Protecting a very special duck: Q&A with Eastern Whio Link

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Sam Gibson of Eastern Whio Link holding a trout he's caught beside a river bed
Eastern Whio Link coordinator Sam Gibson with his catch. Image credit: Eastern Whio Link

We’re going to be chatting with Sam Gibson from The Eastern Whio Link. Sam is an active hunter and fisherman who coordinates this project. He’s a dedicated trapper, educator and likes to catch some surf on the weekends. Thank you for speaking with us today Sam. 

Firstly, Eastern Whio Link is a hunting, fishing and farming-led conservation project. What does that mean and how does living off the land in this way inform the mahi that you do?

With Eastern Whio Link we are really clear that Mahinga Kai practices (hunting, fishing and foraging) strengthens our ecosystem knowledge and our love for our wild places.

Through harvesting pikopiko (fern shoots from several palatable species) for example, we can gauge how high our deer population is.

Deer find pikopiko delicious and we can soon tell if there are too many deer in the area by our inability to forage a feed of pikopiko. This then informs our management approach around deer.

The same goes for kahikatea and kohia. If there are high rat numbers in a kahikatea fruiting season then there won’t be many fruit on the ground and again with kohia the fruit will all be gnawed out with little rat tooth marks in them. This is a tool to monitor rat abundance in a way that’s hugely meaningful to us as hunters, fishermen and farmers. These are the snacks we eat when we are on the hill and when they aren’t available it’s very noticable and motivating to do something about the problem.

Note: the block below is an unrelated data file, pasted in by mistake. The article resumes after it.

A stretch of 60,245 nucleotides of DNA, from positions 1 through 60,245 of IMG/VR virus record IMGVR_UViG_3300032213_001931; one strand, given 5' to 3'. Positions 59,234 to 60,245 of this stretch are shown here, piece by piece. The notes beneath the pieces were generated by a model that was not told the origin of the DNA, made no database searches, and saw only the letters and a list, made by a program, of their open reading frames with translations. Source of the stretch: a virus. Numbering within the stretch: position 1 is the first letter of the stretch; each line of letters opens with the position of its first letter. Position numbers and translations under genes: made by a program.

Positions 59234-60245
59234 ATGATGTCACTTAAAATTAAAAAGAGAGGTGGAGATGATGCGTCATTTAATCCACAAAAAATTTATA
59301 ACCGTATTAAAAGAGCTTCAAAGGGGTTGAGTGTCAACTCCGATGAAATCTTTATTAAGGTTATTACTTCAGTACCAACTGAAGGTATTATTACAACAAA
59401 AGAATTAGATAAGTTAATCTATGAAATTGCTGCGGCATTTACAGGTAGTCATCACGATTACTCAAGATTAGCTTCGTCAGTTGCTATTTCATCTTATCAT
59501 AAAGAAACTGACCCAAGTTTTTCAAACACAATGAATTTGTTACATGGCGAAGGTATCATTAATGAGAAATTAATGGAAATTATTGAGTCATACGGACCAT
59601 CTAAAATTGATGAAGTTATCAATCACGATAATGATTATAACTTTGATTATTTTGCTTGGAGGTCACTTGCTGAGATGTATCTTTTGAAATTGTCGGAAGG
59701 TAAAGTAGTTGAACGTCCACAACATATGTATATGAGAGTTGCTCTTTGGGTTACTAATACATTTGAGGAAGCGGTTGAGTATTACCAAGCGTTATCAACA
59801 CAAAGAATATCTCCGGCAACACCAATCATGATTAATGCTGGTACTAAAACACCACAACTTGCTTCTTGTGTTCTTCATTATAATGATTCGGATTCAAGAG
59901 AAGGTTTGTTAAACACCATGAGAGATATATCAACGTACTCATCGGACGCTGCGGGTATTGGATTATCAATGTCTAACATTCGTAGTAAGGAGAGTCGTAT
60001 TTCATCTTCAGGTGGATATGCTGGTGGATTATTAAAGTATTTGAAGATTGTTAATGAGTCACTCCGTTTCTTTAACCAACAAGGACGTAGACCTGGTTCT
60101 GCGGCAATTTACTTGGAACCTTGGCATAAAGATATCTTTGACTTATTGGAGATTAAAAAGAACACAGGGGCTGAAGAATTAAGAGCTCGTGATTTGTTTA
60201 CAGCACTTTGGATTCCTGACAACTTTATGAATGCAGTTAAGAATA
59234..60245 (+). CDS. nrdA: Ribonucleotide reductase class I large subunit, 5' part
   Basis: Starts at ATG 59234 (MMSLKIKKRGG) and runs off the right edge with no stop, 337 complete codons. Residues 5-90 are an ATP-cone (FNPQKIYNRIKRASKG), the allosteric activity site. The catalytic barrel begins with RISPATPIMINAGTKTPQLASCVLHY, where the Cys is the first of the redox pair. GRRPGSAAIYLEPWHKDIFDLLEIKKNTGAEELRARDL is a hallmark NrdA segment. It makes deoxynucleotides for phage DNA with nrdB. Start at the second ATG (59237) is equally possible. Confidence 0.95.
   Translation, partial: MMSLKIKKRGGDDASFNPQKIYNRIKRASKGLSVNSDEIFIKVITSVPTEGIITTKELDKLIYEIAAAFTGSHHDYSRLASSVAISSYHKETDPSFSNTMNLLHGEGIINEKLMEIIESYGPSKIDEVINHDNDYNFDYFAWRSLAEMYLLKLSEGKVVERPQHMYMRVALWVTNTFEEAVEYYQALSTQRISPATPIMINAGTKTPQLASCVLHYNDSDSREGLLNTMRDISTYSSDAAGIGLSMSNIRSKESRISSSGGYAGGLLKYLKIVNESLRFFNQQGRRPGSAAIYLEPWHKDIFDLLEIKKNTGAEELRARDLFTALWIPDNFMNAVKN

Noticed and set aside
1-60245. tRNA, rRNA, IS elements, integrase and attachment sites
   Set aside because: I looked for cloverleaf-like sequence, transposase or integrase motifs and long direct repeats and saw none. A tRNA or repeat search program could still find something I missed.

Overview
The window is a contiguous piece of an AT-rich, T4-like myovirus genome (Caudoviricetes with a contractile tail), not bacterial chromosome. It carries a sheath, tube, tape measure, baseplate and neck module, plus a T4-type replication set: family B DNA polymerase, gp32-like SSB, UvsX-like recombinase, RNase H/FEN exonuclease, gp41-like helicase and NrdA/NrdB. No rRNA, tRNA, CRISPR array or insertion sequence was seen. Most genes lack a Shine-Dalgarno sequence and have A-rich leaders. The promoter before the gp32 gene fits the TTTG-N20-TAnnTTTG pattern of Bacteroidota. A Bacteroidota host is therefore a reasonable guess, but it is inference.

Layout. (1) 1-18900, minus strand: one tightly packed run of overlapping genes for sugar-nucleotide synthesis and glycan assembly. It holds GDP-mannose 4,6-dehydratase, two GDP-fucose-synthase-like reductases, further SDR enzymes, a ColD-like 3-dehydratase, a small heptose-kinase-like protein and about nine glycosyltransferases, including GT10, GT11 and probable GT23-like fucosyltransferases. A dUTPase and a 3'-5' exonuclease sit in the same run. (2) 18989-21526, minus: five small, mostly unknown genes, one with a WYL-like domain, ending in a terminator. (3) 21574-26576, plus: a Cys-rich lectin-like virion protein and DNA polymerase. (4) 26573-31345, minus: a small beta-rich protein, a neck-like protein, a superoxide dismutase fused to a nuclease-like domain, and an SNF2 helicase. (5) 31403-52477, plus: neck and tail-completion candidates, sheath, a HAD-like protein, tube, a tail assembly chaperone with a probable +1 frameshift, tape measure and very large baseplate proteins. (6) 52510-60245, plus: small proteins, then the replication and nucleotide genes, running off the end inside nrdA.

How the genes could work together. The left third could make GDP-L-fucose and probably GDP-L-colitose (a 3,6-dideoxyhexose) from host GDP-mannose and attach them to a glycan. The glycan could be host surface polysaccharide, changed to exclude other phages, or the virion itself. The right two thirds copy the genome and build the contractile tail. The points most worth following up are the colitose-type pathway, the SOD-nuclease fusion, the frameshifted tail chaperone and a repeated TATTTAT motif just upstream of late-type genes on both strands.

A trout fisher on the side of a river
A trout fisher. Image credit: Eastern Whio Link
Sam Gibson of Eastern Whio Link holding a trout he's caught beside a river bed
Eastern Whio Link coordinator Sam Gibson with his catch. Image credit: Eastern Whio Link

Likewise for trout. They are excellent indicators of whio habitat, as both trout and whio need clean water and an abundance of insect larvae for food. In this way our fishermen inform our management decisions. They know what stretches of river trout inhabit and are in good condition. We are then able to know what our available whio habitat is and put protection around it.

When we understand our ecosystems and have a connection to them through food we have a strong drive to care for those ecosystems that sustain us. This is the way it has been for generations and we are excited to see a social shift away from a hands off approach to once again encouraging our people into the landscape and accepting that the issue of conservation is much bigger than sitting back and managing our environment from an office on the sidelines.

Some people wouldn’t think that hunting and conservation could work hand-in-hand. Why do you think they work so well together?

A hunter walking along the river
A hunter. Image credit: Eastern Whio Link